When Normalcy is Not

I don’t talk about this much anymore, but we struggled with infertility for ten years.

I have PCOS. I menstruate maybe annually on my own. Usually I have to take progesterone to give the lady bits a kickstart.

But in December and February, it just happened. December was no big deal, because it had been a few months. Whatevs.

But last month I cried.

Because I didn’t know how to react.

What’s going on?
Has my body decided to be healthy?
What if I get pregnant?

I cried because I didn’t know how to feel about the possibility of fertility. I cried because I thought we were done with this. I cried because I thought the roller coaster was over.  I cried because I had convinced myself that I did not want to parent.

We do fucked up things to our minds when faced with the harshest realities of life, when we realize that in spite of what we’ve always been told, we can’t do or be anything we want just because we want it.

Sour grapes.

But it was only during that first rush of confusion that I questioned, that I believed the lies that I had talked myself into believing.

I do want to parent, but at the same time, I do love the life we have now, for the most part. It was the sudden flip-flopping of everything that I thought I knew that hurt me so much. And in a way, I appreciate that flip-flopping; it’s just another thing that has helped me be present in my life and be conscious of my own innermost feelings.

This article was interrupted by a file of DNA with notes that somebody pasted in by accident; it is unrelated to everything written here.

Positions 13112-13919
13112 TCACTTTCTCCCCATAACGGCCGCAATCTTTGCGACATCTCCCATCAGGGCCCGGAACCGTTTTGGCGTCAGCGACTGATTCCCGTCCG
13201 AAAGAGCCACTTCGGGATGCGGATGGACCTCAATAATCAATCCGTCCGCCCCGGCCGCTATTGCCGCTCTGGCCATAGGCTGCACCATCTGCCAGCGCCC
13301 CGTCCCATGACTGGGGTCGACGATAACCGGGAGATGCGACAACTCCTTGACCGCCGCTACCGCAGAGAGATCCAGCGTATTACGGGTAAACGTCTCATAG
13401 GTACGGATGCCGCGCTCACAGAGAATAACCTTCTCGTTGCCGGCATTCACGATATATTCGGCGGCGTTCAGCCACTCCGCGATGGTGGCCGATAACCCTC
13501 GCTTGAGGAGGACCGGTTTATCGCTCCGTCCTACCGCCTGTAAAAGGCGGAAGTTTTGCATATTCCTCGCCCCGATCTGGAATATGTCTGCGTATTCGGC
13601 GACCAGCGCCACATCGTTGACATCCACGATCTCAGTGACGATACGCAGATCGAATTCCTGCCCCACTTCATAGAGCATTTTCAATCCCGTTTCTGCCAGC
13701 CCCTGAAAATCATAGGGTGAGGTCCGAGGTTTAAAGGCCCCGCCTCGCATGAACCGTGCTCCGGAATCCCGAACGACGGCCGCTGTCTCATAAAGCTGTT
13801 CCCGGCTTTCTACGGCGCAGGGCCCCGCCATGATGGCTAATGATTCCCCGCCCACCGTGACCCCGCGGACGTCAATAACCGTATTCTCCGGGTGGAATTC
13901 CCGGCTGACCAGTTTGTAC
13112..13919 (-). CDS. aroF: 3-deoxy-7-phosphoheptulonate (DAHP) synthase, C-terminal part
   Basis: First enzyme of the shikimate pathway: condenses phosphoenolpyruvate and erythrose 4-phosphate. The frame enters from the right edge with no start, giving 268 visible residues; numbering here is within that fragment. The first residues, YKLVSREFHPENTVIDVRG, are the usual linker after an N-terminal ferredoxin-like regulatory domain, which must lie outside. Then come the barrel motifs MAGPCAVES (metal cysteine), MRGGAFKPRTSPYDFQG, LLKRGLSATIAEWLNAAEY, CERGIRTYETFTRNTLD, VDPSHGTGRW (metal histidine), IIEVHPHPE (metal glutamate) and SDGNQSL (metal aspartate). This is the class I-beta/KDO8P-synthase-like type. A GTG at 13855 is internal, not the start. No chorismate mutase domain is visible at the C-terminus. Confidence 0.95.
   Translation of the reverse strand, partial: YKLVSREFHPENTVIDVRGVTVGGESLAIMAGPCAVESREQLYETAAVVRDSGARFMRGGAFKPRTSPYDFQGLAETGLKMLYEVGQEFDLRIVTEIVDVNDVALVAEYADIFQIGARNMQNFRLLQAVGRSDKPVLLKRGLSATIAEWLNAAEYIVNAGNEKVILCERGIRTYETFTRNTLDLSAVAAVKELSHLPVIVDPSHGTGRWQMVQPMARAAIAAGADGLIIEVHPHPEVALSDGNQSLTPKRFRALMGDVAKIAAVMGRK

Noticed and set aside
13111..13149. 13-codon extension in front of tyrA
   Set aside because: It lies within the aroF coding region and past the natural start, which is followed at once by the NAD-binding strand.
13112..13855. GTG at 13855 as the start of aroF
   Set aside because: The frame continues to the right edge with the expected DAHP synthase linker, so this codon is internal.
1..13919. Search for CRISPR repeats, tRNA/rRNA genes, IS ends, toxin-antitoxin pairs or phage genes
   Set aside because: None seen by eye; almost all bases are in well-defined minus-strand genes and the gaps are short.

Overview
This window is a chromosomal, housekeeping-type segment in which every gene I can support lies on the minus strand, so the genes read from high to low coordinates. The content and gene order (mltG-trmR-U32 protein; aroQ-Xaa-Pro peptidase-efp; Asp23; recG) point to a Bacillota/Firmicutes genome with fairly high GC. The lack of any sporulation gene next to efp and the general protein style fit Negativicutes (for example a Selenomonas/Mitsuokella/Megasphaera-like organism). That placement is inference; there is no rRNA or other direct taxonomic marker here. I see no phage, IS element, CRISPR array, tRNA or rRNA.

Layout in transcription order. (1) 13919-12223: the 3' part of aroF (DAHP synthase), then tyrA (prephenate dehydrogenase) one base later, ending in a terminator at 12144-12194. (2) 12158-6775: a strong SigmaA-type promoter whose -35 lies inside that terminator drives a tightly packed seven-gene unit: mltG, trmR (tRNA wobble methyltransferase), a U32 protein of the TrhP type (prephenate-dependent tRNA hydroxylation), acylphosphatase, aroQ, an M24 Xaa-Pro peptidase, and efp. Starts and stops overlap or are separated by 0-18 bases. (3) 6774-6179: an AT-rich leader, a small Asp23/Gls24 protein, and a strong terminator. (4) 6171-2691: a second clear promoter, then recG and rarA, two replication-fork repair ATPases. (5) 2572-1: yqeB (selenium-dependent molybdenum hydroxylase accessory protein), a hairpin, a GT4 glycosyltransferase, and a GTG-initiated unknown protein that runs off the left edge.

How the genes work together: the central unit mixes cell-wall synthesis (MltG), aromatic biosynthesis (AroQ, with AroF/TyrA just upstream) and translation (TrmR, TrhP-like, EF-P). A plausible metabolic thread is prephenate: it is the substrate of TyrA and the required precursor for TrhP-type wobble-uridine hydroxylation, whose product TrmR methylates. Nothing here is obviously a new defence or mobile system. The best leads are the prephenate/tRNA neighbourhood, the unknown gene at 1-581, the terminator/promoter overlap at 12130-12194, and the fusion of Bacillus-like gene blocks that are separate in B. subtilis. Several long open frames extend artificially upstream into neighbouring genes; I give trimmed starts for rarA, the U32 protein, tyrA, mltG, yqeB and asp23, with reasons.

And now I understand that I can welcome being childless as much as I once dreamed of parenting. Not just because it’s safe and familiar, but also because I know that I have the capacity to be mindful and simply enjoy today.

Except on the days that I can’t, but I’ve learned that it’s okay to have those days too.

Any day can be a good day on its own merits.

6 Comments on “When Normalcy is Not”

  1. LRose says:

    The final sentence is lovely. And has a prompt-like ring to it!
    I have three friends/couples who have walked in your shoes. Two eventually got pregnant, long after accepting childlessness, and the third is happily resigned to the fact.

  2. Kris says:

    I feel your struggle. I have PCOS too and found out recently that one of my ovaries is no longer functioning. I have always wanted children and here I am almost 35 and single and childless. The idea that my body is already giving up on my dreams and I have not yet met anyone makes me want to scream.

    How do you redefine your life when a dream you have wanted is possibly no longer in your fate. I think you have a good attitude towards it and no matter what happens, your life is not less worthy or happy if it means you don’t become a parent. There are other ways to give love to people. I am trying to find that out myself.

    • April says:

      Ovaries can be real bastards. It took me a long time to understand that it’s never too late to be yourself. Which is another post percolating in my head.

  3. abbiosbiston says:

    Fertility is such an incredible complex subject. After being desperate to parent for years now that I am pregnant I have moments of wondering what the hell I am thinking.

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